The Chicago Palace was built in the years 1927 - 1928 and at that time, together with the Bata Shoe Palace, it was one of the most modern buildings in Prague. Its construction was instigated by Jindřich Kolowrat-Krakowsky and its architect and builder was Jaroslav Polivka, to whom he sold his luxury mansion in Týnec in exchange. Currently it is the property of the Kolowratovy domy joint stock company.
Constructivism is a style that emphasises the beauty of mass and the utility of construction. It spread mostly in Russia after the October Revolution in 1917. It is at the Chicago Palace building that we can observe the typical elements of constructivist architecture, such as the reinforced concrete structures, the strip windows and the flat roof.
This trend, which is referred to as functionalism and which is highly intertwined with constructivism, started to develop in the 1920’s. The houses were built in accordance with their functions and it was their effectiveness that was especially highly regarded. Simple shapes held their own against luxurious ornamentation. In the 1920’s and 1930’s functionalism became the most popular architectural style in Czechoslovakia. Typical functionalist buildings include the Trade Fair Palace, the Brno Exhibition Centre and the famous Villa Tugendhat, also located in Brno.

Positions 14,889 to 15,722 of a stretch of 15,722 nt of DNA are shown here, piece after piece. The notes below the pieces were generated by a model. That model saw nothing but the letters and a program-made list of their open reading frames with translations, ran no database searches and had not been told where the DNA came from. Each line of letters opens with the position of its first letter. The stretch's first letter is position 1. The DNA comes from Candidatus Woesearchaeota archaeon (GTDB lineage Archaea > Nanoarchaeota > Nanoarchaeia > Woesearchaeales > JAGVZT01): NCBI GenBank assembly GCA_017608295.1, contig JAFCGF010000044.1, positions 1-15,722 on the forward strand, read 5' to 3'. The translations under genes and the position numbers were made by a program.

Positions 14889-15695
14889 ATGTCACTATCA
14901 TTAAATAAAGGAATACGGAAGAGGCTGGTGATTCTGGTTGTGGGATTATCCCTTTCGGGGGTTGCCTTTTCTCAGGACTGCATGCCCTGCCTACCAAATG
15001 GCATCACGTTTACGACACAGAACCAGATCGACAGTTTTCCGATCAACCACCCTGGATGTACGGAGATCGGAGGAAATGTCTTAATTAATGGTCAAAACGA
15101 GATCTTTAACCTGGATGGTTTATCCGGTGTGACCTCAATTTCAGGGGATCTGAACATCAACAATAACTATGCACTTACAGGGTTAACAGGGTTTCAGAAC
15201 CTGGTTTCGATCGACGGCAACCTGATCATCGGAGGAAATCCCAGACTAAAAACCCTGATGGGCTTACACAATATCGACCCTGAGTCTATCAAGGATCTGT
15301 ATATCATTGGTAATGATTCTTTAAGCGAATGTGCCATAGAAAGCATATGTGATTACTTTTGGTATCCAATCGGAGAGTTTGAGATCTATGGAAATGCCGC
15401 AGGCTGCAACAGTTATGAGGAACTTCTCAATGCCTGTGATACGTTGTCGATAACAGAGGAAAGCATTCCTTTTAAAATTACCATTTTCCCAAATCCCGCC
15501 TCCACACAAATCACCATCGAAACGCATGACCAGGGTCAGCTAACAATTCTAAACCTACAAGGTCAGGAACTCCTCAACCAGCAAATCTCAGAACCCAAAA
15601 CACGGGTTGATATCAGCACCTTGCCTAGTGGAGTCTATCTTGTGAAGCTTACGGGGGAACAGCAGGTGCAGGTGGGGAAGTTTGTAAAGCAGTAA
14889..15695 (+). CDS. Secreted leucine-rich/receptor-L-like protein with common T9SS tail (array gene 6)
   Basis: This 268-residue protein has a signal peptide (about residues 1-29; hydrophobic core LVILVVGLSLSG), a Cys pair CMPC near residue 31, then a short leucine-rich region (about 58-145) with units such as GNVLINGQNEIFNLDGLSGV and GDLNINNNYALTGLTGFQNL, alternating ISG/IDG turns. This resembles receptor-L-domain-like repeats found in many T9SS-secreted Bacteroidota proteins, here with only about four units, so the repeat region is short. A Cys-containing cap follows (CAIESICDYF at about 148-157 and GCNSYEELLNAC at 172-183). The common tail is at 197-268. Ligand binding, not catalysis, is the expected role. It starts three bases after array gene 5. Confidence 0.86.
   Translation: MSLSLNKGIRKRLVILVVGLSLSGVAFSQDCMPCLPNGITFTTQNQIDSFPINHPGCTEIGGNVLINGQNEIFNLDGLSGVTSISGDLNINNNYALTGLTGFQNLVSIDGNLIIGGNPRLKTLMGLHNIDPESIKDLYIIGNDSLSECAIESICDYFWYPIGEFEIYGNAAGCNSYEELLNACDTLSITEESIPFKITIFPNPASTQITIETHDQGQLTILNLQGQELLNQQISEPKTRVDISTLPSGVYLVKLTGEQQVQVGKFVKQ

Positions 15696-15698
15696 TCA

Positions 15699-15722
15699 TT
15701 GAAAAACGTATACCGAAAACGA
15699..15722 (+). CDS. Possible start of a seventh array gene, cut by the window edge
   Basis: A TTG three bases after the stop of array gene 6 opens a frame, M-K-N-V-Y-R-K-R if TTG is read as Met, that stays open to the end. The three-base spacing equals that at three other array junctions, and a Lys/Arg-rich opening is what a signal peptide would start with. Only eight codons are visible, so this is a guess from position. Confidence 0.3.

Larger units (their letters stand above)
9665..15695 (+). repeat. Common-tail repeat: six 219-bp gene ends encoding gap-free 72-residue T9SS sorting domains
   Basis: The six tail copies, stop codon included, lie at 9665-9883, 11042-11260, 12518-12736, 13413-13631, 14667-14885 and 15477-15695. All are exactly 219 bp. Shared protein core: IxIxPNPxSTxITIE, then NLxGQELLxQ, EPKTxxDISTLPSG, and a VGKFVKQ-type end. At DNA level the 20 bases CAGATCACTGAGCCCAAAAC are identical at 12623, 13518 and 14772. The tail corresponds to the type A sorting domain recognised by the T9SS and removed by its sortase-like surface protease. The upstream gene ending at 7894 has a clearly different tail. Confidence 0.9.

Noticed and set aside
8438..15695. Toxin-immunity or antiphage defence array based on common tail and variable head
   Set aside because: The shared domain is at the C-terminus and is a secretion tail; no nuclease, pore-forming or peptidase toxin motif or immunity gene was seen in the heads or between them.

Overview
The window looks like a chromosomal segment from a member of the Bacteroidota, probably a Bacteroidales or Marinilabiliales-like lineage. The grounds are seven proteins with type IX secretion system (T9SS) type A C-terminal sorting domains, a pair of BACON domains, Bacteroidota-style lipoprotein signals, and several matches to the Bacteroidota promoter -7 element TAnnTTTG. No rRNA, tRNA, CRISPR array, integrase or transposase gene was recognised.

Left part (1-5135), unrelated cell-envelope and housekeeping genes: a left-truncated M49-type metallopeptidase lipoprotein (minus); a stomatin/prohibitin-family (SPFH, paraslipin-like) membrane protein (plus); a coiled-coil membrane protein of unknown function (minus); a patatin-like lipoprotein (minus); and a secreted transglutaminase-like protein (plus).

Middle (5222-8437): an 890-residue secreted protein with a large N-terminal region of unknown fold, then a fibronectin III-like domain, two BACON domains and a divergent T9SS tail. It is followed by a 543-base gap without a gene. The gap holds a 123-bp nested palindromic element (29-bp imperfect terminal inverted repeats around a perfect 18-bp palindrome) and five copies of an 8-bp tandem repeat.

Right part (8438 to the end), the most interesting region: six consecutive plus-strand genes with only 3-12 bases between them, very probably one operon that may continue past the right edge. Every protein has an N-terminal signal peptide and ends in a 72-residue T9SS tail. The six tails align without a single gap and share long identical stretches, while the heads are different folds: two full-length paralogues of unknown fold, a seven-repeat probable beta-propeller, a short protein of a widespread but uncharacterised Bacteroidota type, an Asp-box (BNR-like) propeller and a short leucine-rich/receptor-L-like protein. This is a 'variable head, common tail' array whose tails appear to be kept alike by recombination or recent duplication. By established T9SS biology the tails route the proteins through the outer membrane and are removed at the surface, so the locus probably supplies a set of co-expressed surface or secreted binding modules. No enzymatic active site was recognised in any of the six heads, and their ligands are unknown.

Currently the Palace offers luxurious spaces for offices, while the ground floor area is dedicated to stores. On the second floor until the end of April you can visit a unique exhibition that is entitled “Na film! 2: V pohybu”.
The “Na film!” exhibition constitutes part of a long-term NaFilM student project, the goal of which is to construct a Museum of Czech Film in Prague. The current interactive exhibition entitled “Na film! 2: V pohybu” enables visitors to experience projection that is implemented using a luxurious replica of a contemporaneous magic lantern and, thanks to virtual reality, to find themselves in Saint Louis in 1904 or, on the other hand, to learn about the basic principles of film animation.
The exhibition will be gradually expanded until the initiators reach their goal and find permanent premises for their film museum. The establishing of the film museum is supported by such excellent Czech filmmakers as Jiří Menzel, Jan Svěrák, Olga Sommerová, Helena Třeštíková and Jan Hřebejk.